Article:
Michael Haiby

Resource Links


How do you schedule nurse observer independent medical examination attendance services?

All I need is for you to send me an email with the following:

  • Date and time of appointment
  • Name of retaining attorney
  • Name of client
  • Name of doctor
  • Address of retaining attorney
  • Address of doctor's office

Please be looking for a confirming email from me back to you—IF YOU DON’T GET THIS CONFIRMING EMAIL BACK FROM ME, THEN THIS MEANS I DIDN’T GET YOUR EMAIL TO ME.

Third party representative


The Code of Civil Procedure for Physical and Mental Examination indicates that the plaintiff attorney may designate a third party representative who shall be permitted to attend and observe any physical examination conducted for discovery purposes, and to record stenographically or by audio technology any words spoken to or by the examinee during any phase of the examination. Also see article below discussing that a mental examination may be audio recorded pursuant to Code of Civil Procedure Section 2032.530(a)—“Defense Medical Examinations Are Not Independent.”

As a Defense Medical Examination nurse observer, I’ve found the following articles useful and I have obtained reprint permission for most of these. Please contact me so I may provide you with copies of those articles that I have preprint permission for.

Law Journal Articles

Summer, Scott H.Z. & Lateiner, Jeremy N. “Keeping it Physical—Enforcing the Discovery Act Limitations of Scope of Discovery in Defense Physical Examinations: Oral Examination or History Taking is Not a Proper Component of CCP Section 2032.220 Examinations.” Consumer Attorneys of California Forum.

Blumberg, John P. “Defense Medical Examinations are Not Independent.” Consumer Attorneys of Los Angeles Advocate Magazine. Discusses the nurse observer role. Reviews that counsel may designate an attorney representative to attend and observe a DME.

Dolan, Christoper B. “Tactical Expert Containment.” Consumer Attorneys of California Forum. “In today’s litigation, the ‘expert’ has become the staple—the bread and water—of the defense case. To survive, and win, you must understand the tactical approach to expert witnesses at trial.”

Good, Ned. “Preparing for the Defense Medical Exam.” Consumer Attorneys of Los Angeles Advocate Magazine. Exploring the real purpose of an Defense medical examination.

Menzies, Karen B. & Drake, Roger. “Defense Medical Exams (DMEs) Practical Way to Limit Physical and Mental Examinations.” Consumer Attorneys of California Forum.

Archer, Steven & Luftman, Amanda. “A Practical Guide to Code of Civil Procedure Section 2032: Taking Control of Defense Medical Examinations.” Consumer Attorneys of Los Angeles Advocate Magazine. Discusses that counsel may designate a third-party representative to attend and record the examination. Reviews assuring that the examination is restricted to the scope of the issue or injury “in controversy” in the litigation, and preventing improper questioning by the examiner.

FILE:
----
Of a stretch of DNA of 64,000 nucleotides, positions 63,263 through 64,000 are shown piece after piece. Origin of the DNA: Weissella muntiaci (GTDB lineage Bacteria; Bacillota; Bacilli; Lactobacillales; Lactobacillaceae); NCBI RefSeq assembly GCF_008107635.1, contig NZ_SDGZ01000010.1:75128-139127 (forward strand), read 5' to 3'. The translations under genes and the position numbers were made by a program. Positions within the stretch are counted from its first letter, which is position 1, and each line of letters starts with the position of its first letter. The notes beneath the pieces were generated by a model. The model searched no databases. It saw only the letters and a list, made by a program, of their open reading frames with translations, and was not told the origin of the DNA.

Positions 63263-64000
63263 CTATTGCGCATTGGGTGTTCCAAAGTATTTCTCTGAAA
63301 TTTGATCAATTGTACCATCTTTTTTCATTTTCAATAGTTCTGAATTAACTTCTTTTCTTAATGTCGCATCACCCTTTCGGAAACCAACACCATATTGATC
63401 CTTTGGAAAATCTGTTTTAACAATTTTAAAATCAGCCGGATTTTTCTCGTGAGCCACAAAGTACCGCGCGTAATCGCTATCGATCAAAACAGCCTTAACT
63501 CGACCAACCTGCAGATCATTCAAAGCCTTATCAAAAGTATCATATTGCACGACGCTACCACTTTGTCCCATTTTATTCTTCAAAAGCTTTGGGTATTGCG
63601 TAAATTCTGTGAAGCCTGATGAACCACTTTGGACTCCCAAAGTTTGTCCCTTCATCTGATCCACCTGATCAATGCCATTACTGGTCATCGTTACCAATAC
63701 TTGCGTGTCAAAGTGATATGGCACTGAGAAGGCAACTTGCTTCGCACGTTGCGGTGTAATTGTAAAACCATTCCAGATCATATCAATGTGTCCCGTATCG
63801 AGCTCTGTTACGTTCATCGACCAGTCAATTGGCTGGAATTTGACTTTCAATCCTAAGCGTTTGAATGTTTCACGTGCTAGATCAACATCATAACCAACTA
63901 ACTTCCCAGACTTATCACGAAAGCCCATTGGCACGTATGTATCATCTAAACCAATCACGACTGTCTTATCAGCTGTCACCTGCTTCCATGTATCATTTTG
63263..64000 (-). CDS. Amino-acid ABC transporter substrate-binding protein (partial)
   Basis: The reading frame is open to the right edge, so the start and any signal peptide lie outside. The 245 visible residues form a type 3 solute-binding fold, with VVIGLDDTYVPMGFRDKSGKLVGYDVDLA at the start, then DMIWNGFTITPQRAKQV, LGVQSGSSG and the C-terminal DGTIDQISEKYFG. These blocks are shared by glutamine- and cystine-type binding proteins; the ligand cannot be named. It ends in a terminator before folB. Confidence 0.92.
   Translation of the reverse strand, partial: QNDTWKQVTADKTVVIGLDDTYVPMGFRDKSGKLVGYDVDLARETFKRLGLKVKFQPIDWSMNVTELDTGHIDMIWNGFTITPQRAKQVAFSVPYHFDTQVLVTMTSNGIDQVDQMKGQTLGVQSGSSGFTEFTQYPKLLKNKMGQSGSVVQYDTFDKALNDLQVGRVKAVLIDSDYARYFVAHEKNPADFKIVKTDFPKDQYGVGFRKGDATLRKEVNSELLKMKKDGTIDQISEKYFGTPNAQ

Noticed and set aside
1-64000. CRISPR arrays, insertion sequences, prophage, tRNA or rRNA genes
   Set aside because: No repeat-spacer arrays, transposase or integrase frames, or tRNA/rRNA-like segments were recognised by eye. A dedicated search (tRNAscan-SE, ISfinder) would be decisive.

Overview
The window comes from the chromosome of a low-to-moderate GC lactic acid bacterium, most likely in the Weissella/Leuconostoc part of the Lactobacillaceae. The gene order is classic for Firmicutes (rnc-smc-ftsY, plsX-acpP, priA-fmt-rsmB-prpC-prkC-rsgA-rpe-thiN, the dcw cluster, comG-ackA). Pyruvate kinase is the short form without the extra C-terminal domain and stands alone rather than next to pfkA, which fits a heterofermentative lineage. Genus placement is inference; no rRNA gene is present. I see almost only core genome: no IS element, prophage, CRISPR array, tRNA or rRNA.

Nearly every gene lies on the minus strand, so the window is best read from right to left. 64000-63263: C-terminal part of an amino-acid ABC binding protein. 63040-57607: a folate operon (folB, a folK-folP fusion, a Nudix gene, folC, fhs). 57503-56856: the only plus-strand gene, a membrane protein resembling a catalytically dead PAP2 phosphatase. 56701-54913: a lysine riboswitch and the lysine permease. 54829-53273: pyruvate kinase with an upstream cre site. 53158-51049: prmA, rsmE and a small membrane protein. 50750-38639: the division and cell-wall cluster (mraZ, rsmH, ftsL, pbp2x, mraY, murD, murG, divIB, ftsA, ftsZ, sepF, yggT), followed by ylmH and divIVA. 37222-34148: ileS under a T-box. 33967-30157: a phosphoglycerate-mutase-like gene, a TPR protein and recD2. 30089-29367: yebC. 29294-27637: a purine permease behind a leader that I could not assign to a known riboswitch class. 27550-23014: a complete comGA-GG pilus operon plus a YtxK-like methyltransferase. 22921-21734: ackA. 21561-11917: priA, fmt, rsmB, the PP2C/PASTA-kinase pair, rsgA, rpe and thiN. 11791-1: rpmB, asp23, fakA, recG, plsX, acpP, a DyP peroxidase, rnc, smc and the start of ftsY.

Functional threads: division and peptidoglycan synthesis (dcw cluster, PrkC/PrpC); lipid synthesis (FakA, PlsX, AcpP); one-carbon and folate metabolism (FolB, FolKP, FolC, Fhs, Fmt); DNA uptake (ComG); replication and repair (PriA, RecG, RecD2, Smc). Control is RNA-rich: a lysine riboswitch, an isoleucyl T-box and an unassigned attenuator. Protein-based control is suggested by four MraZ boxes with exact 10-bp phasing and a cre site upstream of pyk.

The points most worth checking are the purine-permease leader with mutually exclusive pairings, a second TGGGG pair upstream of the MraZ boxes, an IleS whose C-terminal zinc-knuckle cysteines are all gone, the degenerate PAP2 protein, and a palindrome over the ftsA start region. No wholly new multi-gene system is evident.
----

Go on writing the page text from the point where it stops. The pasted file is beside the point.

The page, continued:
Kapp, Howard A. “Important Limits on Defense Medical Exams.” Consumer Attorneys of Los Angeles Advocate Magazine. “The 1986 revision of the Discovery Act, especially the redrafted Code of Civil Procedure section 2032, provides powerful and cost effective methods for materially limiting the nature and scope of almost all defense medical examinations. Most importantly, the typically unnecessarily invasive and shotgun ‘medical history’ by the defense doctor is no longer permitted.”

Olff, Edward P. D.C. “Reconstructionist in the M.I.S.T.” Consumer Attorneys of California Forum. “An accident can be reconstructed to determine liability and/or cause which is the reason for accident reconstruction, and the reason it was developed in the first place. In order to determine the injuries to the occupants you are going to need more than the delta V and the acceleration. Conversely you cannot merely look at a slightly scraped and damaged bumper and determine that the occupants could not have been injured. Worse yet, is to look at a vehicle with $700 damage and suggest that the occupants could not have been hurt because the damage is under $1000.”

Kapp, Howard A. “Prohibiting Medical Histories During Defense Medical Exams and Other Fancy Stuff.” Consumer Attorneys of California Forum. “Over 10 years ago, I published an article,1 in which I argued that the defense had no right to request a so-called "medical history" - that is, a thinly-disguised quasi-deposition - during a defense medical examination (DME).”

Sims, Dorothy Clay. “ The myth of malingering: Is it the truth or a lie”? www.PlaintiffMagazine.com. Every day, at trial and in depositions, doctors representing insurance companies as expert witnesses in a wide variety of cases involving plaintiffs’ mental competency or brain injury trauma testify without supporting their conclusions with scientific data. In fact, the defense will often retain these so-called experts solely to brand the plaintiff a “malingerer,” i.e., a liar.

Contact us now to schedule attendance at your client's DME anywhere in Los Angeles County, Orange County, and throughout Southern California

Michael Haiby, RN


Phone: (661) 252-3435
Cell: (661) 414-6972
Email:
www.NurseObserver.com

Michael Haiby, RN provides the service of Defense medical examination nurse observer to plaintiff attorneys. Plaintiff individuals may ask the attorney's office to make contact for more information on DME nurse observer services-- only an attorney can give legal advice.